In our April 2023 issue, we shared some of the most interesting recent findings from Michigan researchers. Here, check out some of those findings.
Reducing Cancer Treatment Side Effects
Cancer treatments — while potentially lifesaving — can be extremely tough on the body. Such is the case with cisplatin, which is widely used to treat lung, stomach, and other cancers. But an international team that includes a Michigan State University neuroscientist has identified an existing drug that could help alleviate cisplatin’s serious side effects, including peripheral neuropathy, which causes severe hand and foot pain, and kidney toxicity.
Istradefylline is already approved by the FDA for treating Parkinson’s disease and can reduce peripheral neuropathy and kidney toxicity while maintaining the effectiveness of the treatment.
“The preclinical research results have been promising,” says MSU’s Geoffroy Laumet. “In the future with istradefylline, the hope is that patients would be able to keep taking cisplatin without side effects or losing the drug’s effectiveness.”
Better with Age
Age is more than just a number — when it comes to trees. A new analysis of tree ring data from over 20,000 trees on five continents, conducted by a University of Michigan ecologist and other scientists from around the world, demonstrates that older trees in the upper forest canopy are better able to withstand droughts than younger trees and therefore may be better equipped to survive climate extremes.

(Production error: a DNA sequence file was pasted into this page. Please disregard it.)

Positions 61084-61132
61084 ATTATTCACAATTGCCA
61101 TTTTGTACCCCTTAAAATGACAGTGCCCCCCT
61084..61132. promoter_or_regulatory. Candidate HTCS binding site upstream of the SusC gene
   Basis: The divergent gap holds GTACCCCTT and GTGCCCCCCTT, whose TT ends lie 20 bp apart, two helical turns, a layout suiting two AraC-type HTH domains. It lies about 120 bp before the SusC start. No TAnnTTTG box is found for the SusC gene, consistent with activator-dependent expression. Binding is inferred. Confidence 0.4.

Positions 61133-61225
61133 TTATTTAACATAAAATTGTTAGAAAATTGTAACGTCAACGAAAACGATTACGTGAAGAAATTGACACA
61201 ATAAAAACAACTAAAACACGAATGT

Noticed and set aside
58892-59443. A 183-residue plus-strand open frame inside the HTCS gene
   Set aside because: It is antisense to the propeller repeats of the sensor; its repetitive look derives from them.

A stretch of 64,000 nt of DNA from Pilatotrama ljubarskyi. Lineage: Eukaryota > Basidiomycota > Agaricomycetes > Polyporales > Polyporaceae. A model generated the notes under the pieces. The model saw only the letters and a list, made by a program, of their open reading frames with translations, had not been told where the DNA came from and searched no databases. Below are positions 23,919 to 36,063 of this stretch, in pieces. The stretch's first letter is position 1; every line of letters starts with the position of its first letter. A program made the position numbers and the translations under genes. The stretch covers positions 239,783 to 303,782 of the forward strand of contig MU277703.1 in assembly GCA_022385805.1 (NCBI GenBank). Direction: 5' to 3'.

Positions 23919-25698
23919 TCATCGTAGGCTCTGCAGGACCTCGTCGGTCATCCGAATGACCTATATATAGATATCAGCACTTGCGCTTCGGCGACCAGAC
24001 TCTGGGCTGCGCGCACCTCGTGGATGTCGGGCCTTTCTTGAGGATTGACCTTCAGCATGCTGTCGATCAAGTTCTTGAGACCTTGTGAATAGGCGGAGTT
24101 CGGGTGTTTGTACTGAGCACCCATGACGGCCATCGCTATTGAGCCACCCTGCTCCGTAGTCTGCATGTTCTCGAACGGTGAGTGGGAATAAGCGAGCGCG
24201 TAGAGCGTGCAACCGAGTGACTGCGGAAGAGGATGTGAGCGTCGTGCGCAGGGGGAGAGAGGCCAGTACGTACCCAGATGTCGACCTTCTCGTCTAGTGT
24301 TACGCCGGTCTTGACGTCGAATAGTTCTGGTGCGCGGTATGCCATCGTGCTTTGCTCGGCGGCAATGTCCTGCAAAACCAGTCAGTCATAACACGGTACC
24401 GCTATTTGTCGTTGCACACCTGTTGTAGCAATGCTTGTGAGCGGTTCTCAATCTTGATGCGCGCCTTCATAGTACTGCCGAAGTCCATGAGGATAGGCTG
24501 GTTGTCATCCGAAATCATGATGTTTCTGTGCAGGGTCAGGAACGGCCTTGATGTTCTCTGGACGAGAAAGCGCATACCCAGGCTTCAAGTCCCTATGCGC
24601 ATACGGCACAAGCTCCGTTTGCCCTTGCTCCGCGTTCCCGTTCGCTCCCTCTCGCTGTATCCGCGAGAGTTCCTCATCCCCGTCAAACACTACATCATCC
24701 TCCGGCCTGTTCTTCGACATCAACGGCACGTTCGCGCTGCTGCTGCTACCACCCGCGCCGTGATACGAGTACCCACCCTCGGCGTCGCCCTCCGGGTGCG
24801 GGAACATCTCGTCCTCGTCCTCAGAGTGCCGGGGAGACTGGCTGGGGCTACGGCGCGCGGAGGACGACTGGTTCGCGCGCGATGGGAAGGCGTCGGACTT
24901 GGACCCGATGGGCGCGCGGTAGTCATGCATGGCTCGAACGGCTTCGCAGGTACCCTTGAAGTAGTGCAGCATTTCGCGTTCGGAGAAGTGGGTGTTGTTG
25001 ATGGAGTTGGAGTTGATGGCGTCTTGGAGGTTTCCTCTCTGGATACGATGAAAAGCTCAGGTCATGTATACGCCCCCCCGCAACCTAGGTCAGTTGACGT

The researchers also found that while older trees are more drought tolerant, younger trees that survive return to pre-drought growth rates more quickly. These findings make clear the need to consider tree age when planning conservation efforts.
“Conservation of older trees in the upper canopy should be the top priority from a climate mitigation perspective,” says lead author Tsun Fung Au. “Our findings … have important implications for future carbon storage in forests.”
EV Benefits Vary by Region
The transition to electric vehicles will benefit the vast majority of vehicle-owning Americans but might leave some households behind, according to a study conducted by U-M researchers published in Environmental Research Letters.
Over 90 percent of households with a vehicle would see a reduction in their transportation energy costs relative to income, as well as in their greenhouse gas emissions, if they switched to an EV. However, just how much vehicle owners would save depends on where they live.
Those in the West and Northeast would see large benefits, while many Midwest residents would face high energy costs because of factors like cold weather and lack of clean infrastructure. This study is the first to measure regional variation in both EV energy costs and emissions across the U.S.
This story is part of the April 2023 issue of Hour Detroit. Read more in our Digital Edition.